More importantly, within a few hours’ use, I found some larger bugs. For example, the software crashes during automatic restarts to initiate changed settings. Further to this, after 122 warning messages that I was trying to test too many proxies at once, the program crashed out.

As I continued to test the program and change settings, I was faced with a barrage of apparently meaningless error messages. Lots of the messages would not just appear once, but continually pop up until the program has been restarted once or twice. Even when shutting down the program, it would not close properly. ESV provides two buttons to minimize to the system tray, but none to close the program. Even when closing the program once it is docked in the system tray, it is not until the program crashes that it has closed completely. Users can alternatively use Ctrl+Alt+Del to terminate EarthStation 5’s processes.

I also experienced 100% CPU usage.

It would be unfair to say that everyone will experience these problems, or that they could not be sorted with a trip to the forums. However, it illustrates the poor build quality of the program.

The dating service is still regrettably there, along with video chat. A light version of the program to remove these features would not go amiss. However, the programmers have stated that a light version will not be developed. Instead, the program is due to be bundled with more software, such as an auction feature. ESV plans to turn a profit on the program by adding such services.

There are a couple of other new important features to ESV. The new Proxyless eXchange Protocol (PXP) builds use a novel solution to remaining anonymous without using proxies. The seeding IP address is spoofed when sending information. Along with packets of the file, ten return addresses are provided. One of these will be the real IP address of the sender. Ten times the usual traffic is therefore needed to respond to the sender. Response packets are only small, so it is a small price for not using proxies. Not everyone can spoof their IP address, but with sufficient fake IPs circulating, those not spoofing should remain safe.

The second addition to the software is the inclusion of giFT. Many file sharers complained about the inclusion of this software, which leeches from the FastTrack and Gnutella networks. However, ESV now uses a later version of giFT, which can also upload to the networks. The giFT build currently used supports the FastTrack network. The option to upload is switched off by default, so users may still be leeching unwittingly.

The inclusion of giFT will be important for the growth of ESV. The theory of network externalities suggests that users will not join small networks until there are more files, but there will not be more files until new users join. With the inclusion of giFT, ESV is instantly a large network with lots of files. Users, who will notice that the large majority of their search results are from FastTrack, can see the importance of giFT.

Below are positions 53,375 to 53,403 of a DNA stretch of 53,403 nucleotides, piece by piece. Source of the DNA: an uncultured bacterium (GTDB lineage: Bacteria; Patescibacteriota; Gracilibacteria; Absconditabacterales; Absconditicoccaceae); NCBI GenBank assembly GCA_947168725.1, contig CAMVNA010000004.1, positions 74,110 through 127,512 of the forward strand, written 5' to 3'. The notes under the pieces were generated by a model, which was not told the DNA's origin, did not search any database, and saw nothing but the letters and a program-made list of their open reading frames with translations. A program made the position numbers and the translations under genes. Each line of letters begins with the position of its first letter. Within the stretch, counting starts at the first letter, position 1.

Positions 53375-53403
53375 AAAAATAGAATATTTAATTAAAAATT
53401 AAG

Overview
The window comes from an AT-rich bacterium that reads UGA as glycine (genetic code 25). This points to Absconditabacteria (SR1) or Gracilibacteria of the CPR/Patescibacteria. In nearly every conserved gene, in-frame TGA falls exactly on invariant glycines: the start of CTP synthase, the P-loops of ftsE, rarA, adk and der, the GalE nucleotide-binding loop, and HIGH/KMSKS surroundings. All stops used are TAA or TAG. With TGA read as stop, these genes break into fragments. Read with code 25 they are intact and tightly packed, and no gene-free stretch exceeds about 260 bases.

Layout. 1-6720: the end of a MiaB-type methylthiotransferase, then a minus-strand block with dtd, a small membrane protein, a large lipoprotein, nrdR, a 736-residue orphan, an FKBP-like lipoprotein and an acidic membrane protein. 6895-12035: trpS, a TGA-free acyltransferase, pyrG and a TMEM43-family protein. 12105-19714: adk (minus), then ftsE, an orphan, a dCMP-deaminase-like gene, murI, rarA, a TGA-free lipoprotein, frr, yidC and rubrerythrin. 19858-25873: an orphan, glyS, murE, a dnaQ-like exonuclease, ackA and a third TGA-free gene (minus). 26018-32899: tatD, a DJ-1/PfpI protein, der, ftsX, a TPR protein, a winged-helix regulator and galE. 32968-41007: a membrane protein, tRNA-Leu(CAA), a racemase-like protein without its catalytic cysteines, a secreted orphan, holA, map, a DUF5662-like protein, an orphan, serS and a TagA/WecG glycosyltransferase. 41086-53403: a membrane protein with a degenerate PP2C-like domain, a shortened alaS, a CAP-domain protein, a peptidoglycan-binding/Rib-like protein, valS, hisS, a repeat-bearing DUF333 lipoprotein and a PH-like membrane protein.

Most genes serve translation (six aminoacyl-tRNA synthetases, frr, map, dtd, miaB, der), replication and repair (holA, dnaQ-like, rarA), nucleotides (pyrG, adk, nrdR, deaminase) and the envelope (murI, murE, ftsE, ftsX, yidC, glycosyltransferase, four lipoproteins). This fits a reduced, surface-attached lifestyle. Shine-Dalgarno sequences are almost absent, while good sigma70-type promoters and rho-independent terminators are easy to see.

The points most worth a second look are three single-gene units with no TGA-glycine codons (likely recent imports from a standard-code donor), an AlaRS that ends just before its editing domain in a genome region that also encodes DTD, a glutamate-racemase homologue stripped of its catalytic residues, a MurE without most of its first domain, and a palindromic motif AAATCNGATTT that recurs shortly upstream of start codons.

Proxies can be used for downloading, uploading, or both. In light of current lawsuits, proxies for downloading are currently redundant.

Users are provided with large lists of proxy addresses and other sources for acquiring addresses. These can be copied and pasted into ESV. ESV then uses a system whereby slow proxies are removed, leaving only the faster ones. Because this is done locally, those with slower connections can continue to use a proxy that others would reject. This maximizes choice and the upload speed capability of the network. Although faster than MUTE, downloads are still slow from other ESV nodes.

This is, again, where giFT works its magic. Assuming users do not have download proxies enabled, downloads from FastTrack and Gnutella are as fast as any other software using giFT.

With giFT now acting as the life and sole of ESV, users have to question why they are using ESV. There are plenty of high quality giFT based programs that are not riddled with the bugs found in ESV.

This brings us back to what ESV is all about – anonymity. File sharers need to consider whether the extra time it takes to use ESV, and the problems they will inevitably face on the way, is worth the extra security. It should also be noted, before choosing this program, that it is closed source and contains adverts.

Currently, for many file sharers, there are more important considerations than complete anonymity. Light weight, ease of use, choice of files, download speeds and open source code are all properties of a p2p program on users’ wish lists. ESV can not compete on any of these properties.

Most importantly, other developers should not ignore this program. Although badly implemented, the ESV developers have found innovative solutions to keeping file sharers anonymous. These ideas should be shared, discussed and further developed. Anonymity will become the ultimate goal of every future P2P application.

My time at EarthStation5 has been enlightening. However, it is now time for me to return to my favorite P2P programs. I just have to tidy up from the uninstallation, which is as messy as ever.

EarthStation 5, beam me down…